Eye-Fi is announcing today that its wireless memory cards will soon be able to upload photos and videos directly from a digital camera to a smartphone or tablet computer.
In doing so, the Mountain View, Calif.-based company is taking instant gratification to a new level, allowing people to immediately enjoy and share the photos they take. Eye-Fi is proving again that a little innovation will allow it to sell its memory cards at higher prices, allowing it to escape a commodity battle among the memory card makers.
The company recognizes that digital cameras are great for taking photos, while smartphones and tablets are great for sharing those photos. The new Direct Mode solution uses new technology in Eye-Fi cards and new Eye-Fi mobile apps that will be available on smartphones and tablets.
“For anyone who has ever had to choose between taking great images with their digital camera and the instant gratification of sharing with a smartphone, Direct Mode is the answer,” said Jef Holove, chief executive of Eye-Fi.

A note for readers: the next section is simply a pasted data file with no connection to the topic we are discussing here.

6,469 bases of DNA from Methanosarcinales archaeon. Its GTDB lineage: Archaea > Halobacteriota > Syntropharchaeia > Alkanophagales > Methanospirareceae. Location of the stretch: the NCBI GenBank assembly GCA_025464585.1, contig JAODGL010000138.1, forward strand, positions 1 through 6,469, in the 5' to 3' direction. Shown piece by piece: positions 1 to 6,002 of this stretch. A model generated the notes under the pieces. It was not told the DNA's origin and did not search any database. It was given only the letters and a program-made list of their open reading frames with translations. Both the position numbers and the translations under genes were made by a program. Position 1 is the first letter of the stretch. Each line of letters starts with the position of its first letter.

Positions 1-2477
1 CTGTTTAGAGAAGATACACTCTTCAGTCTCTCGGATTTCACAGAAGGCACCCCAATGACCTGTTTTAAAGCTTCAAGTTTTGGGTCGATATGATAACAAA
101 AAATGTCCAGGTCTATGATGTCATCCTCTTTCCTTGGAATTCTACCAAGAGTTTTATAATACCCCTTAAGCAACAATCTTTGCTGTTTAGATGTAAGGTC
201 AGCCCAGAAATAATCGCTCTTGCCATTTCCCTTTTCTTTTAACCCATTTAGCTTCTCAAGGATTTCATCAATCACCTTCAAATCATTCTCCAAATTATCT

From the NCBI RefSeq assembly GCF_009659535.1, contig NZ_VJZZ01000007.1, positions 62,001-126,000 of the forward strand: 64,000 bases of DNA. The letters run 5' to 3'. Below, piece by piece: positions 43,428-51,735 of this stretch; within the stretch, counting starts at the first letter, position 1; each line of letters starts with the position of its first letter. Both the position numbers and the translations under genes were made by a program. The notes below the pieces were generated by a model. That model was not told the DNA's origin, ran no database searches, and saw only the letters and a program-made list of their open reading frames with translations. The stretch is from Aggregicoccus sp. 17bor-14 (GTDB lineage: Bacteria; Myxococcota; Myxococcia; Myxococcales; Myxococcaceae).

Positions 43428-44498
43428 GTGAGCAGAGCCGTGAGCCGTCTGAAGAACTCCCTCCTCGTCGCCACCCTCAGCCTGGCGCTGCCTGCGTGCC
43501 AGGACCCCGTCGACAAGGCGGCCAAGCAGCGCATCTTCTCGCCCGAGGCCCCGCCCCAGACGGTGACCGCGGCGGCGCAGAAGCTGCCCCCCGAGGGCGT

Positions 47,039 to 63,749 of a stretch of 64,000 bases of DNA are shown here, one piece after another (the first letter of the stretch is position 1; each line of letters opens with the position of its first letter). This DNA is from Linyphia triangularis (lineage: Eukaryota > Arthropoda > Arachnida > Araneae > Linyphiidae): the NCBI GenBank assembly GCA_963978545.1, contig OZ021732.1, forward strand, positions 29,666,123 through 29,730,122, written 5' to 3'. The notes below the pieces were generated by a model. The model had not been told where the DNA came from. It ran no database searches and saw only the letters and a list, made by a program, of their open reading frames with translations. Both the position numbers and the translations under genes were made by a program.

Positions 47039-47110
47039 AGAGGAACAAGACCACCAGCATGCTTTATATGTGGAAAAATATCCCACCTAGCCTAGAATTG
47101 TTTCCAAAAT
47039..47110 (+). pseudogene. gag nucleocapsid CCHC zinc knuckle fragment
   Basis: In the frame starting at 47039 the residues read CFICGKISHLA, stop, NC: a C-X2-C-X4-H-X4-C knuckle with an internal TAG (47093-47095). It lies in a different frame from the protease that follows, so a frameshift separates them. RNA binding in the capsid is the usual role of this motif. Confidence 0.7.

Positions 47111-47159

Direct Mode allows photos taken with a digital camera to be sent wirelessly (over a Wi-Fi network) to a smartphone or tablet, where they can be viewed, uploaded and shared. That’s because the company’s Eye-Fi X2 cards will be able — after a software upgrade — to create their own wireless access points. The mobile device can then be connected to the card’s access point, establishing a connection so that photos can be directly uploaded to the mobile device.
It works for videos as well. Also, photos and videos can be wirelessly backed up and organized in the consumer’s own Eye-Fi View account. Then they can be viewed from any internet-connected device and shared, regardless of which camera they were taken with.
Current Eye-Fi memory cards can upload photos to laptops or 45 different online photo-sharing sites via Wi-Fi connections. Millions of such photos are uploaded each month using Eye-Fi. Direct Mode will be available as a free upgrade to all Eye-Fi X2 cards later this year.
Eye-Fi was founded in 2005 and its backers include LMS Capital, Opus Capital, Shasta Ventures and TransLink Capital.